Respiratory Care Students Capture Sputum Bowl Trophy
Oct. 28, 2013 | In the final round of the statewide quiz bowl-like contest for respiratory care students known as the Sputum Bowl, the team from the program in the UAMS College of Health Professions held a lead — but still managed to have its coach holding her breath.
In that round, teams could lose points for incorrect answers. Theresa Gramlich, assistant professor in the program and the team coach, hoped the three-student team would sit on their lead and not make any guesses but then team buzzed in after a question.
“I thought my heart would stop, I’m sure they could tell by the look on my face,” she said, laughing about the situation because the team wound up answering correctly to increase their lead en route to the team trophy.
The annual Sputum Bowl, held in September at the state meeting of the Arkansas Society for Respiratory Care, is a tradition in Arkansas and across the country. The UAMS team of Lynli Carlin, Lesli Nanny and Alicia Harper brought home the team trophy along with some individual trophies. The team qualified to compete at the national competition, to be held in November in Anaheim, Calif.
“I always competed in quiz bowls when I was in high school so this has been something I really wanted to do since I started the respiratory care program,” said Harper, a senior in the program from Little Rock.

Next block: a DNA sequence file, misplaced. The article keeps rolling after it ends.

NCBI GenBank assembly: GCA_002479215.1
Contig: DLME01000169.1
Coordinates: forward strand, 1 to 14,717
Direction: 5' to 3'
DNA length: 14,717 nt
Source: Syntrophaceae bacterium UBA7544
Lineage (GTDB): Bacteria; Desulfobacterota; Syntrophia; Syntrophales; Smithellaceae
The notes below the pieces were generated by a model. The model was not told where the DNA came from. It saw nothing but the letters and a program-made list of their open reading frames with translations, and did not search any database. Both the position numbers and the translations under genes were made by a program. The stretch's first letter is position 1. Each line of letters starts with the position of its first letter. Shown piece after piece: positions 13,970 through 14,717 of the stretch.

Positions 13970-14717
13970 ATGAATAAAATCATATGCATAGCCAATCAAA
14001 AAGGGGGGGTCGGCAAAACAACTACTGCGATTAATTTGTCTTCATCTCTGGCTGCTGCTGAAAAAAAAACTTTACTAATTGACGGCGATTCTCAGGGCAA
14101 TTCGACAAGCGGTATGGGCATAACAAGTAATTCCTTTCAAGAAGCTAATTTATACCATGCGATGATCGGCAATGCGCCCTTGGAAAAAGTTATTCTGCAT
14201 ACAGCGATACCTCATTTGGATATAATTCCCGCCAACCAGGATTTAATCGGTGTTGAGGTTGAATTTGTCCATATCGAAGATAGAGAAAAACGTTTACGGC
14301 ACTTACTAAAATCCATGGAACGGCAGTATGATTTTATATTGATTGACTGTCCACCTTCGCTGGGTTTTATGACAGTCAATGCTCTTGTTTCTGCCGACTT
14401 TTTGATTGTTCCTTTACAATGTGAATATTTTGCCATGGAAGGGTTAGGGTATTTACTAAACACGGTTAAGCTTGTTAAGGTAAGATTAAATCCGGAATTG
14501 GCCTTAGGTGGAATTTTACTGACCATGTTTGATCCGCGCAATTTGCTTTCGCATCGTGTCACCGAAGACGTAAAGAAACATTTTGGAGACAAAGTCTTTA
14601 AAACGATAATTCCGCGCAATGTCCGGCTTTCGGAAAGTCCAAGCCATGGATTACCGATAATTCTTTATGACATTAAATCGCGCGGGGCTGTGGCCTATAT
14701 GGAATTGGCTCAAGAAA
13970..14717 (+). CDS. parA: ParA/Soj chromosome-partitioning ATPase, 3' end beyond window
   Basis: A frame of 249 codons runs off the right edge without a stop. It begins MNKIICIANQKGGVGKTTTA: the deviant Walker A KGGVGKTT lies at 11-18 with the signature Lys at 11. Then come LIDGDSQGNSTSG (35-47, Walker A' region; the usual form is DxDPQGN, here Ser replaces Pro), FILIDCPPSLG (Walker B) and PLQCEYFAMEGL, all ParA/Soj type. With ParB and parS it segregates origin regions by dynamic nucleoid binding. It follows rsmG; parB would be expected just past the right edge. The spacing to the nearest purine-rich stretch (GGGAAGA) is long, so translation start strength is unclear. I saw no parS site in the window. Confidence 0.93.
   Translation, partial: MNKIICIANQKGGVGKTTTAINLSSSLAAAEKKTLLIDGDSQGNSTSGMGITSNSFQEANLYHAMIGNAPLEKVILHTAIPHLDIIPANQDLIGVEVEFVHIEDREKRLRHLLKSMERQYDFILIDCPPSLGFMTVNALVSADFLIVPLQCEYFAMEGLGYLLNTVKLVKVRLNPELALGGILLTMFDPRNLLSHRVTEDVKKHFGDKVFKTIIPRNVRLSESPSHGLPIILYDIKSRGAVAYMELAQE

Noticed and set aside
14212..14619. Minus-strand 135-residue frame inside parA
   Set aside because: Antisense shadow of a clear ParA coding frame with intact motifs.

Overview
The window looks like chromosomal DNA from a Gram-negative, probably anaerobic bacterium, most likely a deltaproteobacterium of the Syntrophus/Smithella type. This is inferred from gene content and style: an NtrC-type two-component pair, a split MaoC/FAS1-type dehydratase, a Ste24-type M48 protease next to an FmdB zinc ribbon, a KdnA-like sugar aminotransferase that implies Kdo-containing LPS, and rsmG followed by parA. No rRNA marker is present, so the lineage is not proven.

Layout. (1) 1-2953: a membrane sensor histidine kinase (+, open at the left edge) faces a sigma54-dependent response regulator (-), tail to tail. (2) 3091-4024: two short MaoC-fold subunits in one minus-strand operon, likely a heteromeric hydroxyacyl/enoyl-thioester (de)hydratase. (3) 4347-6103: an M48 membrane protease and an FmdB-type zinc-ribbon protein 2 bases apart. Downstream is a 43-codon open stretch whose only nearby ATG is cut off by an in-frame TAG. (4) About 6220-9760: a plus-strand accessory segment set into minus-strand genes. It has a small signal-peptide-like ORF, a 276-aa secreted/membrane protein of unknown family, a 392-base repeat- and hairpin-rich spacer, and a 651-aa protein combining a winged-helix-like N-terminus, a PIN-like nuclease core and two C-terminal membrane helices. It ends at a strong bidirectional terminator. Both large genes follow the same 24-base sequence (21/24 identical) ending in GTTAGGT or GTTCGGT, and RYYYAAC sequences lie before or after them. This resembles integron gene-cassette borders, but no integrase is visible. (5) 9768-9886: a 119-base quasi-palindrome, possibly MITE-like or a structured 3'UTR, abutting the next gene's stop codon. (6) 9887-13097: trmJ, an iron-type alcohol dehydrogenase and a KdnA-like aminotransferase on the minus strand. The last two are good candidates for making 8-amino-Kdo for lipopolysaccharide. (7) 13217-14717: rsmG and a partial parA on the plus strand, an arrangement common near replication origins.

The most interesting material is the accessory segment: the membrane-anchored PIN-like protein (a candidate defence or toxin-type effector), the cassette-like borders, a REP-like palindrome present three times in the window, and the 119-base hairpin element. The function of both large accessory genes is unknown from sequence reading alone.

Teams from six of the 10 respiratory care programs in Arkansas respond to questions in content-specific categories by ringing a buzzer. If correct, the team earns a point. If incorrect, the opposing team has an opportunity to answer the question. During the final two-minute penalty phase, teams lose a point for incorrect responses.
The contest is named for the mixture of saliva and mucus coughed up from the respiratory tract.
Gramlich said the team gets together prior to the competition to practice, using a list of questions from previous Sputum Bowls.
“The competition is a fun way to pick their brains and the questions really do encompass everything they’ve learned from the first day of the program — from basic care to critical care to disease management,” she said. “I’m very proud of the team this year.”
Harper said she became interested in respiratory care in part because both she and her brother dealt with asthma while growing up.
“It’s a very specialized field and I really enjoy direct patient care,” she said.
UAMS has the state’s only bachelor’s degree program in respiratory care with two satellite locations in Batesville and Texarkana. The program garnered national praise earlier this year from the Commission on Accreditation for Respiratory Care as a high-performing program with low student attrition, exemplary job placement records for graduates and high pass rates on both the RRT and certified respiratory therapist examinations.